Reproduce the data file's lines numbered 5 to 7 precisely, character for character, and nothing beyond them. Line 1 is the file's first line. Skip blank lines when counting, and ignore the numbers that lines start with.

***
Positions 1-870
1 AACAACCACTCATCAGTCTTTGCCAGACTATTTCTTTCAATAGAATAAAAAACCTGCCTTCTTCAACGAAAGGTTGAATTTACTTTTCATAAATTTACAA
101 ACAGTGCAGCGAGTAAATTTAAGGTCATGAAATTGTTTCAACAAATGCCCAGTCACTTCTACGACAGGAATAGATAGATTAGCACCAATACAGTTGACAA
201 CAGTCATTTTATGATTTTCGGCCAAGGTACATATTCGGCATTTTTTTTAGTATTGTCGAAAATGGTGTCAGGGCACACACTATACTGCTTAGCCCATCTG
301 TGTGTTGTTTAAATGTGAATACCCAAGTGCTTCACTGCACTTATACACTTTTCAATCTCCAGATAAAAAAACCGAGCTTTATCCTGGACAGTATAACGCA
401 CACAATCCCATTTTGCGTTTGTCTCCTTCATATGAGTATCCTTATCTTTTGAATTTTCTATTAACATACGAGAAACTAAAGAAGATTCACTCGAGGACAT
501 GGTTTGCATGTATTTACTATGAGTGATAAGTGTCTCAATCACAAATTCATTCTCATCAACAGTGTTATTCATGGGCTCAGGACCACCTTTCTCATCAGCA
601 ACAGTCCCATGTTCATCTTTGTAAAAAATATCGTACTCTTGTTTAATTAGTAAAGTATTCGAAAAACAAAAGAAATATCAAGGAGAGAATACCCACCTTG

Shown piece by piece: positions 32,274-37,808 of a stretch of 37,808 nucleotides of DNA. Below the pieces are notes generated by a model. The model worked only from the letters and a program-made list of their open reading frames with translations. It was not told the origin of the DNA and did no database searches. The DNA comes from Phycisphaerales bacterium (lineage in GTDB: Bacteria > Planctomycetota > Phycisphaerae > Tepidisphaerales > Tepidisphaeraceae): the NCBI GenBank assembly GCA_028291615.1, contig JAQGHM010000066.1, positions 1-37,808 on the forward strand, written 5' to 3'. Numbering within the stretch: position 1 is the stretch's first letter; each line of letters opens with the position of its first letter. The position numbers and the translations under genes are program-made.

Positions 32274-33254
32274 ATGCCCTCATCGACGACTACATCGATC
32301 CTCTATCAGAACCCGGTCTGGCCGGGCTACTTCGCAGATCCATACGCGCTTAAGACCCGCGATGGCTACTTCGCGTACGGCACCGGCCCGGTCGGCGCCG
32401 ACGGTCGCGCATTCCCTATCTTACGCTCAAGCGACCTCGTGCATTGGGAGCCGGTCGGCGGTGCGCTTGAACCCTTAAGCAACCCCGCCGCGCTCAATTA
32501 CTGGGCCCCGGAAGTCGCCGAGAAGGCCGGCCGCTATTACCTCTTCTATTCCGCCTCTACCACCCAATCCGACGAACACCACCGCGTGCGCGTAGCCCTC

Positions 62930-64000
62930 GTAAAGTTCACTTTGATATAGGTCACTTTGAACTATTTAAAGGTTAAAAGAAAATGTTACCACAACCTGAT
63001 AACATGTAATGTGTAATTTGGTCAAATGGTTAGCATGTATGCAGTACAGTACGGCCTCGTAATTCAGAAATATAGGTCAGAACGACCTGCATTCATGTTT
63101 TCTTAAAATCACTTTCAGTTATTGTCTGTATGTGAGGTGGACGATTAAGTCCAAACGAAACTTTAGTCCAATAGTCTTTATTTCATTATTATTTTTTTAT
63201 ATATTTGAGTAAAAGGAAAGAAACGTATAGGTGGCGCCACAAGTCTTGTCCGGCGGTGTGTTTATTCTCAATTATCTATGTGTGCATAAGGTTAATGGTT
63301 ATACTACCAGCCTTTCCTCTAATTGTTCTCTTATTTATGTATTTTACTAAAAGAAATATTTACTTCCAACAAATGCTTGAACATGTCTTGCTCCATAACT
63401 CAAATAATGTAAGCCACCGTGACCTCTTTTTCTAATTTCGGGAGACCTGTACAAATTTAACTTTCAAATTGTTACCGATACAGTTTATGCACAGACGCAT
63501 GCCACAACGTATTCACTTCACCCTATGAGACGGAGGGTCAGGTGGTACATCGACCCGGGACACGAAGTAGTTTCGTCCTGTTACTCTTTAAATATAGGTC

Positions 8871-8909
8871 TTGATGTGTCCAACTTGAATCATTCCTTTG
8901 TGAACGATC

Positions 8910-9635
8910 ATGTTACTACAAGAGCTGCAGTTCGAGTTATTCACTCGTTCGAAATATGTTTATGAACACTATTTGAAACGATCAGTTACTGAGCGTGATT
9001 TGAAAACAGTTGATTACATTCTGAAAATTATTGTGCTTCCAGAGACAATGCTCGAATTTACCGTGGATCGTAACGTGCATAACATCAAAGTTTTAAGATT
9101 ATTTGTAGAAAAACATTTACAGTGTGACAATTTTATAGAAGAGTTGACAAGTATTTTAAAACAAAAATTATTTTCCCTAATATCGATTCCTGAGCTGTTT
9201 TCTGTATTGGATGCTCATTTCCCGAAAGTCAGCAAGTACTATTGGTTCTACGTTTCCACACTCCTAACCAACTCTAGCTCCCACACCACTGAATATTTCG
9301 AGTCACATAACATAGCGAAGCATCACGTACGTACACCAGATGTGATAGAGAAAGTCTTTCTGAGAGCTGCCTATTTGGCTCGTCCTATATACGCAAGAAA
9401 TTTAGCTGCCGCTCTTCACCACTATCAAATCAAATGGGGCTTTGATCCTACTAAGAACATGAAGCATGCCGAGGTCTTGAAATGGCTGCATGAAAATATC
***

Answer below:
301 TGTGTTGTTTAAATGTGAATACCCAAGTGCTTCACTGCACTTATACACTTTTCAATCTCCAGATAAAAAAACCGAGCTTTATCCTGGACAGTATAACGCA
401 CACAATCCCATTTTGCGTTTGTCTCCTTCATATGAGTATCCTTATCTTTTGAATTTTCTATTAACATACGAGAAACTAAAGAAGATTCACTCGAGGACAT
501 GGTTTGCATGTATTTACTATGAGTGATAAGTGTCTCAATCACAAATTCATTCTCATCAACAGTGTTATTCATGGGCTCAGGACCACCTTTCTCATCAGCA